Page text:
This morning Ju was struck down with the man flu, and Charlie anchored his paws into the snow in objection, so I nipped up the mountain side on my own, ignoring the fact it was raining, that fine rain, that gets you really wet. Paths criss-cross the rock and grass, the one nearest us marked every few meters with small St George crosses painted onto the slabs of granite, or whatever age-old stuff it is. My lungs burst and legs stumbled and slapped on the uneven ground, but I got all up there and grabbed a photo or two. A sign at the top pointed further along the path, 6 hours to the next town, and back down to where I’d just come, 15 minutes!
As a few more cars started to arrive, we pulled Dave out of the car park, gave a thumbs up to the already-sodden cash collector, and rolled off down the hill. The north side of the Transfăgărășan is by far the most impressive, as you can see long sweeping sections of road from above, so much so that we barely made half a mile between stops to gape down at it all. The road itself is good quality, wide, safe. As long as you stay on it; a few bits of original concrete ‘crash barrier’ remain, along with short sections of seemingly randomly-placed new stuff, but it wouldn’t be wise to rely on either of ’em to keep your truck shiny side up. Riding down the hill had me on a high, a truly wonderful addition to an already out-of-this world journey we’re tripping our way along.
Signs direct you to cascades down back among the trees. Pulling over and seeking them out, we were a bit unimpressed, they’re miles back up the hillside, perhaps best seen from the cable car which sets out from the viewing point. Back onto the road, we were smiled and waved at by a crew of guys dishing out oblong-shaped sections of new tarmac into miles of newly-cut holes, and pottered along towards Sibiu.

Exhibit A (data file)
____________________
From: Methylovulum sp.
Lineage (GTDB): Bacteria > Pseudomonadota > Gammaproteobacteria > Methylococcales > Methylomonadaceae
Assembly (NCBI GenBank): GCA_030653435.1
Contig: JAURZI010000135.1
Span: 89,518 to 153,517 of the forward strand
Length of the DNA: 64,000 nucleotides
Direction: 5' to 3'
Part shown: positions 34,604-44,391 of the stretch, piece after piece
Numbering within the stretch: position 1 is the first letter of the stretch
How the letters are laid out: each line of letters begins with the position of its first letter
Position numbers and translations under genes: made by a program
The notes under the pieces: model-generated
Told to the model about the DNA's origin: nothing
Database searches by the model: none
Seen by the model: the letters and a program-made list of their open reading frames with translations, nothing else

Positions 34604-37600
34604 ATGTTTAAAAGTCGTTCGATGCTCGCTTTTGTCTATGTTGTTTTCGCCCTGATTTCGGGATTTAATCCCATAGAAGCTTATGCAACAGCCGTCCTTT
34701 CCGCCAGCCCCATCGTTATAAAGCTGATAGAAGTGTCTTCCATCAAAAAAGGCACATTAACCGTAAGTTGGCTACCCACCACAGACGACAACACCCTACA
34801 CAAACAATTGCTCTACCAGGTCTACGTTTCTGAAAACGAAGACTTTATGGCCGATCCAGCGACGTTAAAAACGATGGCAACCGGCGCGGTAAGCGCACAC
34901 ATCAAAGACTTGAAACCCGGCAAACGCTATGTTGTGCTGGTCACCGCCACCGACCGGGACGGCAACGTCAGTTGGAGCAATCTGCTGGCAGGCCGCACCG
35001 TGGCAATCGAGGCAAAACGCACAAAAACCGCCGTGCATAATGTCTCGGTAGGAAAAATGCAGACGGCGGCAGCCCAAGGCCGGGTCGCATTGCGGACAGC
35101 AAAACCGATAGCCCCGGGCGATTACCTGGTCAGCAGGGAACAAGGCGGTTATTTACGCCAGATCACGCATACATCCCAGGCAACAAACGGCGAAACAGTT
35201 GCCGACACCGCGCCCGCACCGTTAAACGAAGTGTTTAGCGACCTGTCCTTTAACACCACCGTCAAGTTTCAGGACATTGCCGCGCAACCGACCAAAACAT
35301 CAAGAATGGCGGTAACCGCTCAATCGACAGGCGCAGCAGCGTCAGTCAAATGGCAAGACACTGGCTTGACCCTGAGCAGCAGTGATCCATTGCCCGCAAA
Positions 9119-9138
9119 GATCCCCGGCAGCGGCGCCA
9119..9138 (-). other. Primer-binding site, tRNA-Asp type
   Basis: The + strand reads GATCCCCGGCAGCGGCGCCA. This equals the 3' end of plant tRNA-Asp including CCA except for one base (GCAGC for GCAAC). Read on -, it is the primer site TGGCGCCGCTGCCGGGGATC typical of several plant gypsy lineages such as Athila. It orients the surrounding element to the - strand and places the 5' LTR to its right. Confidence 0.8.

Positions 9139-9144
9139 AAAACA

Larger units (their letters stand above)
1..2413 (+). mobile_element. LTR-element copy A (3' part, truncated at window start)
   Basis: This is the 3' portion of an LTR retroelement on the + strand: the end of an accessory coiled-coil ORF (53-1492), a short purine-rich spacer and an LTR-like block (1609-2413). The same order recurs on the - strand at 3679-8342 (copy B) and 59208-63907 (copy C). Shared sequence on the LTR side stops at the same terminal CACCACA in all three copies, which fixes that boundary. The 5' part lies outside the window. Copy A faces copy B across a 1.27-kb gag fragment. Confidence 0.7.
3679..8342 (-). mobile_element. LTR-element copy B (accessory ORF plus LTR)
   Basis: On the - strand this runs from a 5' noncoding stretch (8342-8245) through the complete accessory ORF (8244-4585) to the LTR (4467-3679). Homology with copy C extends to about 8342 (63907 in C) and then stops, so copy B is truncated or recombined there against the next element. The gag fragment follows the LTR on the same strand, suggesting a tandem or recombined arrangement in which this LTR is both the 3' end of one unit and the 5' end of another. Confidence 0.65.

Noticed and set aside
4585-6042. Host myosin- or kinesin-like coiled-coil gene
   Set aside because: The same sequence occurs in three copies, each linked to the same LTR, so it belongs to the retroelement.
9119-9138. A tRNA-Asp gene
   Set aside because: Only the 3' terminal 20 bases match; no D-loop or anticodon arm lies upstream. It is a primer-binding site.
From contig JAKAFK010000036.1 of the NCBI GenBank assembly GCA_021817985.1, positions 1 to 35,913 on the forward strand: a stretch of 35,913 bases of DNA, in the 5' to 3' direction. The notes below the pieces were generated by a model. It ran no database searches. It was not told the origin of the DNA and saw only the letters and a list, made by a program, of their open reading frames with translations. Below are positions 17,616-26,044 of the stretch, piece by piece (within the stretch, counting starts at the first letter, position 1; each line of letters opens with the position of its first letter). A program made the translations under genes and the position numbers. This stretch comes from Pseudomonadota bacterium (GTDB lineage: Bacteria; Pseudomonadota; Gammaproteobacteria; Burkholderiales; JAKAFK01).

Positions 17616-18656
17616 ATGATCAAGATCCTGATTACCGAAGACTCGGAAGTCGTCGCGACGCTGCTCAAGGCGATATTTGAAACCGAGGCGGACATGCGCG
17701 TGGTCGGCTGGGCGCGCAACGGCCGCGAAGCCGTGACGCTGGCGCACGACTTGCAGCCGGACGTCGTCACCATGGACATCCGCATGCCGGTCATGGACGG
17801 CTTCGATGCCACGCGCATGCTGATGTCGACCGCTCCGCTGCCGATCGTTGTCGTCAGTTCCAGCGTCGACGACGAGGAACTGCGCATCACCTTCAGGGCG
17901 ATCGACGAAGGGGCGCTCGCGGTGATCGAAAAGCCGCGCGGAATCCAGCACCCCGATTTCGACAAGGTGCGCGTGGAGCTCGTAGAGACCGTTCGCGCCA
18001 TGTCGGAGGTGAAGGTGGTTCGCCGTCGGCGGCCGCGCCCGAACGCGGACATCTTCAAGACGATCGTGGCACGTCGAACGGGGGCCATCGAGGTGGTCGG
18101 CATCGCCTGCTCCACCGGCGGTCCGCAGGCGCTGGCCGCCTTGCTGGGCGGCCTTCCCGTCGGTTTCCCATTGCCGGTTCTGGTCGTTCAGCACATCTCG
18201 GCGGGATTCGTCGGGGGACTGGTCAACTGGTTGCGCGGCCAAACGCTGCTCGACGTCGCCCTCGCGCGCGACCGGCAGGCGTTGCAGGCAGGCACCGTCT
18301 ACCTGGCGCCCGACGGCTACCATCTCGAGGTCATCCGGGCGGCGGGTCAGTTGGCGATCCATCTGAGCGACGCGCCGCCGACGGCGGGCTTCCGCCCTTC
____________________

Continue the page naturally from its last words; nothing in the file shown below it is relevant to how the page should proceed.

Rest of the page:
Why Sibiu? Red Bull, that’s why. One of the bikers we met yesterday had a ‘Red Bull Romaniacs’ sticker on his fairing, telling us the event’s currently in motion down on the plain below. Where? “At Sibua, well, a few km away”. Red Bull’s website shows umpteen pictures of brightly-clad blokes howling about the place on massive thunderous off-road bikes, looked like fun. Today is Day 4 of 5, so we got a map of where the event finishes tomorrow, reasoning we could get there before all the space was taken up and find somewhere to park Dave up.
Actually, no, that’s not quite how it worked out. We drove into Sibiu expecting to see massive ‘Red Bull This Way Folks’ banners. Nowt, not a sausage. Instead we pulled into a Penny Market XXL (which is like a normal Penny Market, which about the same range of stuff, but in a bigger shop so the aisles are huge) and stocked up on goodies. Only then, as the rain cleared and baking humidity returned did we try and suss where we should be. Red Bull’s flashy website nearly melted our phone, but we got the map and GPS co-ordinates, found out we needed to back-track and off we went.
About an hour later we arrived here, on a muddy track next to a field full of cows having tested Dave’s suspension on a couple of miles of dirt track. Villagers have stared at us, dumbfounded by this box on wheels rocking its way past with a King Charles Cavalier Spaniel perched regally alongside the drive like a sea-farer’s parrot. What can only be described as a peasant (not meant in a derogatory way, I just can’t think of a better word) guided us in the right direction at a moment of doubt, indicating we could find the motor-cross track by listening (good advice) and then asking for ciggies.
We followed a couple of unbranded white Romanian trucks here, halting just short of the hill climb they’ve tackled to get to the staging area at the end of tomorrow’s action. Since then a whole raft of vehicles have come and gone in the rain, but not a single Red Bull logo in sight. I’d naively imagined some sort of F1 set-up, with shiny multi-million quid vehicles driving into position and hydraulically re-arranging themselves into five star hospitality suites. Nope, it’s mud, and a few cows. Now we just need to try and find somewhere to slot Dave where he won’t form part of the track tomorrow!